Specialized Stumpjumper 2016 – The Details

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Our Richard riding the 29r Stumpy like he stole it.

Stumpjumper 29

Firstly, this story is about the 29 & 27.5 models. More on the 6Fattie version and the Ladies Rhyme later.

We rode the 29r version but the principal difference between this and the 27.5 version is a .5 degree difference in the head angle (slacker on the 27.5) and the length of the rear chain stays. All other specs are the same for both. Now apart from the slight slackening of the head angles the big news in the geometry field is the shortening of the chainstays on this year’s Stumpy. It’s not just a few mm either – Specialized have really gone to town with the hacksaw and shortened them from 450 to just 437mm for the 29r. For the 27.5 version the shortening is even more dramatic and is now down to 420mm. More dramatic because up until now there was no real difference between the frame geometry of both models. The previous Stumpy 27.5 frame was basically the 29r frame modified slightly to allow the smaller wheels. This year they get a more personal treatment, hence the different stay lengths and slightly slacker head angle on the 27.5 to suit the longer fork.

On the Carbon models the shock is a Fox Float Factory CTD with Autosag, Boost, RX Trail Tune and well, basically all the trimmings. The Fork is an RS Pike RCT3 (140mm for 29r & 150mm for 27.5). Interestingly, the groupset is a real mixed bag of SRAM, Shimano and Specialized’s in house S-Works components. Gearing is mostly SRAM with Shimano brakes. Cranks by S-Works. Despite having a 29r version with a clearly more ‘rad’ geometry than we’d consider more ‘normal’ for a wagon wheeled bike, there’s no Boost 148 rear end – it’s standard 142 here. Maybe this is because Specialized are going to be selling framesets as well as complete bikes and recognise that most home builders are going to still be using 142 rears. It’s not a company Boost aversion policy, as they have Boosted the rear of the new 6Fattie Stumpjumper.

The front mech mounting system is new. Specialized have devised what they call a Taco plate to mount the front mech on. It’s a bent plate that attaches very neatly and flushly to the bridge between the chainstays (You can see it in the gallery above). It’s recessed into the bridge so that it doesn’t take up valuable clearance space from those shortened chain stays and it also means there’s no seat post bosses to blank off if you want to run it 1x. It’s all rather neat.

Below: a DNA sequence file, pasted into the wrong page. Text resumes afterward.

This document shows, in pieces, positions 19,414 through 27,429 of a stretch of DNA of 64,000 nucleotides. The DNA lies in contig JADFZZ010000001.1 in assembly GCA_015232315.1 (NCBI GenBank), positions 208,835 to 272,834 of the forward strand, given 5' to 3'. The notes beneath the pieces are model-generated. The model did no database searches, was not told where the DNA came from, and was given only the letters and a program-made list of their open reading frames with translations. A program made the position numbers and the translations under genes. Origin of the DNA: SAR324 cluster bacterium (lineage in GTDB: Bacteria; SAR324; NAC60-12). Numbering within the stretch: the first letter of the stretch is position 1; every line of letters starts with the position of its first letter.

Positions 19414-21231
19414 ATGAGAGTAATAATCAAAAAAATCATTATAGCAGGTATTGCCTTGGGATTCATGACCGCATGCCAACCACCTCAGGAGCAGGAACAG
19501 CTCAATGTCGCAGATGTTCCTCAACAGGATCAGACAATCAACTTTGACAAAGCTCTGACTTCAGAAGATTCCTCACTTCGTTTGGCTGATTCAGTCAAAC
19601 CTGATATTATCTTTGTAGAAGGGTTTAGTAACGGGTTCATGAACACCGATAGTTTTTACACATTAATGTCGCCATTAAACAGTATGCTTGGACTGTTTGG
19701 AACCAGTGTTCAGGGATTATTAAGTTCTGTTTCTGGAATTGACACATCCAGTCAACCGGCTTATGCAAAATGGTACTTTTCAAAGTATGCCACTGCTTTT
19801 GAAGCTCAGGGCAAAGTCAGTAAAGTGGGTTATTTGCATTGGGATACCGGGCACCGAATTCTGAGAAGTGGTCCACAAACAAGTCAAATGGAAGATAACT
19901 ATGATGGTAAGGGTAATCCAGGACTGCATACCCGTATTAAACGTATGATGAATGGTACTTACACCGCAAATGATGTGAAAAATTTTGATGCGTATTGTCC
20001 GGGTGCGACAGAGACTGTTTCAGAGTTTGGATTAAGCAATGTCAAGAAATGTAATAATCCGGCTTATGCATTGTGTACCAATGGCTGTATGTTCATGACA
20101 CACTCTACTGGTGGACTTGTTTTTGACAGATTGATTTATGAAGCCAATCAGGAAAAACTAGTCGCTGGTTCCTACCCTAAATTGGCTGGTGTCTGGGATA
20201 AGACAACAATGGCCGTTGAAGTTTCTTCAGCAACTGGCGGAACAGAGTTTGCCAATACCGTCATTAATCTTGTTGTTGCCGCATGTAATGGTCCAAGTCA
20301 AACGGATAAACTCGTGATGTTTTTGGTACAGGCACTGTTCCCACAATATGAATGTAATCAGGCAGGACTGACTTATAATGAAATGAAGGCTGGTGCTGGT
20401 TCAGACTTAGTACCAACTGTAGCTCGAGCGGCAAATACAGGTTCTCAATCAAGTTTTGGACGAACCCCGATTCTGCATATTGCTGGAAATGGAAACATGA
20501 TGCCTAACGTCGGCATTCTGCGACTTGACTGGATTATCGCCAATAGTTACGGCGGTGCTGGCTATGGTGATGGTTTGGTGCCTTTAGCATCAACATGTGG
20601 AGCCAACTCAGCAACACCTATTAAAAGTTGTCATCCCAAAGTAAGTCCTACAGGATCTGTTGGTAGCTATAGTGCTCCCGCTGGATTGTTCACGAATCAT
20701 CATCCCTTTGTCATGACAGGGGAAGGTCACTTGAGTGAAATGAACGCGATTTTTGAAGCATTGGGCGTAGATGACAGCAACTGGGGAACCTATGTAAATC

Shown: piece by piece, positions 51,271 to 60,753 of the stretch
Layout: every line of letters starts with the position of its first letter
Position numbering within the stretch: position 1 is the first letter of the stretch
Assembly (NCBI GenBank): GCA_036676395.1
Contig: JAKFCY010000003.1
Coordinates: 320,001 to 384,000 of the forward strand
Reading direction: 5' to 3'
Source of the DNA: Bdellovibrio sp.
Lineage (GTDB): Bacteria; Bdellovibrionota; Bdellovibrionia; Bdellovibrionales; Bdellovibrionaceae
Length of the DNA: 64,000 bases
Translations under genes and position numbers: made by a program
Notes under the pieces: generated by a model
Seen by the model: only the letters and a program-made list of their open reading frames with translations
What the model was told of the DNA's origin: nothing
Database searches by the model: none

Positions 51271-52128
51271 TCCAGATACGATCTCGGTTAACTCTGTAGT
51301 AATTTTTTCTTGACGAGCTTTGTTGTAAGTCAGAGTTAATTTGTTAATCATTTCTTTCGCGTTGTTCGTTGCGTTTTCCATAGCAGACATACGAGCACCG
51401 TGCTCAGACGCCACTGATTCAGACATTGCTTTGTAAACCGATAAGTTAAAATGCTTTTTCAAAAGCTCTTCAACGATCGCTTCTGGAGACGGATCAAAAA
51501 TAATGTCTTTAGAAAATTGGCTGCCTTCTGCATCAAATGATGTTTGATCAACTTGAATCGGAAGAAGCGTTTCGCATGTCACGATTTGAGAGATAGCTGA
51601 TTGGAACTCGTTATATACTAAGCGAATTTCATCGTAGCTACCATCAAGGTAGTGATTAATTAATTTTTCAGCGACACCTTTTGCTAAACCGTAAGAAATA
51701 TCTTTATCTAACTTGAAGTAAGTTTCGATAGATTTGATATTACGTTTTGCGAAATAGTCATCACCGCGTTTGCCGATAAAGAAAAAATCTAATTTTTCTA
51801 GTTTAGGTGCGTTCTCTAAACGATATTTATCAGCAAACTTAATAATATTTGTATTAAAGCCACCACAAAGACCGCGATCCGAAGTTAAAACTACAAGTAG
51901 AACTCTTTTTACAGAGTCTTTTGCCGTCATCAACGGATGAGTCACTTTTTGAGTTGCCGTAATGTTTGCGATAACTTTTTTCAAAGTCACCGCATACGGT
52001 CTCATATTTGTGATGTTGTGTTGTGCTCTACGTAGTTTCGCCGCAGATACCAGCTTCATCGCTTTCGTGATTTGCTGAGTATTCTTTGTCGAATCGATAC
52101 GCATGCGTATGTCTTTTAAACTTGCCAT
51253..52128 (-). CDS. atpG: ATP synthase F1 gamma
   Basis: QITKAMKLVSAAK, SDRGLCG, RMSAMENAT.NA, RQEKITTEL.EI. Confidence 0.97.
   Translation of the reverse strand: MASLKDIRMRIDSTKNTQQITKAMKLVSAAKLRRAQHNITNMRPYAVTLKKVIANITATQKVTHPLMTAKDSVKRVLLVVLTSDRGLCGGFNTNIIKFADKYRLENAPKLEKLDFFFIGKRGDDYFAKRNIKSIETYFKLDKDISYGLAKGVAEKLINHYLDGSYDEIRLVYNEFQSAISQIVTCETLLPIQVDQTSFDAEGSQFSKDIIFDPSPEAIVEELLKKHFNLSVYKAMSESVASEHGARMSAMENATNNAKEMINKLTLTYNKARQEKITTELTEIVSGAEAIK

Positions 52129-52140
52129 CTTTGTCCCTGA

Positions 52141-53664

The technical stuff for the 29r

  • BB Height – 336mm
  • Chainstay – 437mm
  • Wheelbase – 1143mm (Medium)
  • TT Length (Horizontal) – 594mm (Medium)
  • Standover – 757mm (Medium)
  • Seat Tube Angle – 74 degrees
  • Handlebar width – 750mm
  • Stem length – 60mm (Medium)
  • Seatpost – 430mm
  • Head Angle – 67.5

And the 27.5 Stumpy

  • BB Height – 335mm
  • Chainstay – 420mm
  • Wheelbase – 1126mm (Medium)
  • TT Length (Horizontal) – 587mm (Medium)
  • Standover – 743mm (Medium)
  • Seat Tube Angle – 74 degrees
  • Handlebar width – 750mm
  • Stem length – 60mm (Medium)
  • Seatpost – 430mm
  • Head Angle – 67

And the bad news… Prices.

£3000 is the starting point for the carbon models. The 29r and 27.5 are both priced the same. The next model up is the Expert Carbon at £4500 and the top of the line is the 1L Carbon at £6500

There’s an aluminium Stumpjumper that starts at £2200. The Aluminium version doesn’t have the SWAT door.

Stumpjumper FSR L1 Comp is the entry level Aluminium version at £2200

That little door!

The SWAT door on the downtube has got tongues wagging over on our Facebook page and one of the most common comments has been about weakening of the frame. Now, we can’t vouch for it’s strength as we’ve only ridden it for an hour but we can relate to you the theory and a little of the engineering details that we were told about at the launch.

SWAT door open - Now insert scotch eggs and pies
SWAT door open – Note the internal cable guides (Two on each side)

The door is only available on the carbon models because the ability to create a hole in that particular place is down to the carbon weave of the downtube. But more than that is the fact that inside the downtube and running down both sides are internal carbon fibre cable guides. These tubes run the full length of the tube and act as a reinforcing structure. It was described to us as a ‘carbon fibre RSJ running down both sides of the tube’. You get a tool wrap and some spare wrapping for anything else you want to store in there that might rattle about and there’s a removable mesh guard at the bottom of the cavity just above the BB area to stop you losing things down inside the BB. Specialized have also included drainage holes in the BB so if your can of Irn Bru bursts it will all trickle out of the bottom as if your bike was having a wee.

Here’s a little demo video of the SWAT Door. Watch for those internal cable guides.

First ride thoughts

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